As I said, the big players are quite static in this space, so there is a real opportunity for a start-up to breakthrough and have a huge impact. There is no Netflix of the digital utility revolution. Yet.

It is a great time to be joining Voltaware, you have just received significant funding from BP. Congratulations! What impact will that have on Voltaware in the near future?

A huge impact. The £1.5 million invested by BP Ventures will help us focus on our AI and data science capabilities. For the team, it is great news because it means we’re going to keep growing and that we will be able to work on new projects using Voltaware’s data.

In addition, credibility we get from our association with BP puts us in the spotlight. We have seen a huge rise in the number of inquiries since the announcement of the investment was made.

You have recently been promoted to Head of Data Science! How has the transition been to a slightly more hands-off role, and what advice would you give to someone making that transition?

The transition was quite a gradual one, as people were joining the team, which helped. We started at 3 and we are now 8 in the data science team, so it is natural that the structure of the team has evolved.

In this role, you have to guide the workflow of the team to meet the business requirements.

A key challenge for me, and the company, was finding the place where I could still be hands-on and checking code but also having enough time for the actual business side. So, I try and do half and half. 50% of my time is dedicated to coding and working on the projects that I initiated when the team was much smaller. The other 50% is dedicated to business, management, or product-related work.

For me personally it is important that I continue to code, because I like to solve problems, and I still have so much I can learn. I am working with very good Python and machine learning developers, and I just enjoy working and learning with them, discussing the technicalities with them.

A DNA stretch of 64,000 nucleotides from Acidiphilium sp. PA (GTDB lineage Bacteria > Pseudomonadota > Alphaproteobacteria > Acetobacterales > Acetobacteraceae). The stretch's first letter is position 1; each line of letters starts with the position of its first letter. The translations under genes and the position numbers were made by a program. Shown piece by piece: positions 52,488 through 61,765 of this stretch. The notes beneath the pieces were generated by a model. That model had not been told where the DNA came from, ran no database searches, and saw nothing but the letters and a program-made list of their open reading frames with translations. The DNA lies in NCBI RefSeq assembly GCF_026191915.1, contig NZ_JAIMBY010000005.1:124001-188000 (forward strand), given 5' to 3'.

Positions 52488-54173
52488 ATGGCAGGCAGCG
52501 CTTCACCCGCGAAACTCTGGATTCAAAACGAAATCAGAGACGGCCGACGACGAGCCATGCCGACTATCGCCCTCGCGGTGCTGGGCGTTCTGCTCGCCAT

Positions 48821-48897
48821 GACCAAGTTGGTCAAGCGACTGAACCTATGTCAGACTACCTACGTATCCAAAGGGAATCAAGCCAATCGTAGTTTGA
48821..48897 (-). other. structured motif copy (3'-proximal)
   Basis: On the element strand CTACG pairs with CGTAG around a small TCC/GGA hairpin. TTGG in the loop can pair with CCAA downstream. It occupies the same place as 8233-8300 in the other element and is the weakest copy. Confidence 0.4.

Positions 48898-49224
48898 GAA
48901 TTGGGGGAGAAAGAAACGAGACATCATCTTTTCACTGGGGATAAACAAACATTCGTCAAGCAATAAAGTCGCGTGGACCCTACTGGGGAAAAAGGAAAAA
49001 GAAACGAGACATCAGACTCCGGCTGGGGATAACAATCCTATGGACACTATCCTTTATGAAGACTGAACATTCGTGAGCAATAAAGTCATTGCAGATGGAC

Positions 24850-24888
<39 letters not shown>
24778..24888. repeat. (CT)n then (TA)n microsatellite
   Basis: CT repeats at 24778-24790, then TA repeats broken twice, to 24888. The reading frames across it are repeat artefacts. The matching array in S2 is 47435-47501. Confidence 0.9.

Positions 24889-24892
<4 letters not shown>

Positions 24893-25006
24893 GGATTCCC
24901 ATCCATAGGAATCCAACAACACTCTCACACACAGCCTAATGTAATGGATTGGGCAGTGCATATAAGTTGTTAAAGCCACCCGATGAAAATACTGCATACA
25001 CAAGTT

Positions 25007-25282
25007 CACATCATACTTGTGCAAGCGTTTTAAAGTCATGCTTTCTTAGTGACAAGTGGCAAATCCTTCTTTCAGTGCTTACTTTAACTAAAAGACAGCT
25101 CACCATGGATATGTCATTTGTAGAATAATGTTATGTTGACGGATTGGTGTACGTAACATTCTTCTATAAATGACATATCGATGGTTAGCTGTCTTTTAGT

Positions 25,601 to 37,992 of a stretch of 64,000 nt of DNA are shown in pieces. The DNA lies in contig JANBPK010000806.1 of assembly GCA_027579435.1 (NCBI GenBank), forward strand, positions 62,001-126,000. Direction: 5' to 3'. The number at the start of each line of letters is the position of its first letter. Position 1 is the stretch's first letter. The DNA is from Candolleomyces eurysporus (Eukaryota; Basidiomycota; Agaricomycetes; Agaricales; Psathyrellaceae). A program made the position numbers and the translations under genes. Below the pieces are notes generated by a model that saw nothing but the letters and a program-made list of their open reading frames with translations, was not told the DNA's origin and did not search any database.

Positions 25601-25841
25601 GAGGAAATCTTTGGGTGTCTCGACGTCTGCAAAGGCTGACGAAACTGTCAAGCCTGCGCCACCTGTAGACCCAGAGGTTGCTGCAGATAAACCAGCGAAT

I think maybe the best advice I can give is to keep your eyes and ears open to everything in the company. You have to listen to business, you have to listen to sales, and product people, and also listen to the guys coding with you because maybe the business is going to ask impossible things from the team. It is critical to have this overview and understanding of the company as a whole. You need to be disciplined in that 50/50 split, so you don’t lose sight of this.

Usually, business people, or sales people, don’t have a precise understanding of what machine learning can or cannot do, so it is in your hands, it is your task, as a data science lead, to drive the business. You might say “I can see this opportunity, with this data we can do ‘x’ very quickly, very simply and it is going to have ‘y’ impact on our product.”

That business understanding allows you to work with the sales and product team, instead of against. You are like a translator. I also spend a lot of time organising ways that the business and development team can work together, so we can increase awareness across the business, not just with me. For instance, I organised a Machine Learning seminar recently only for people outside of the team.

Inside our data science team, this is also my role to make sure that everyone understands our goals as a team. For instance, an infrastructure guy needs to understand, even partially, what the data scientists are doing and vice versa! This is getting harder as the team is growing but these exchanges are fruitful over the long term for the company.

In one word, please describe what you think makes a great data science leader?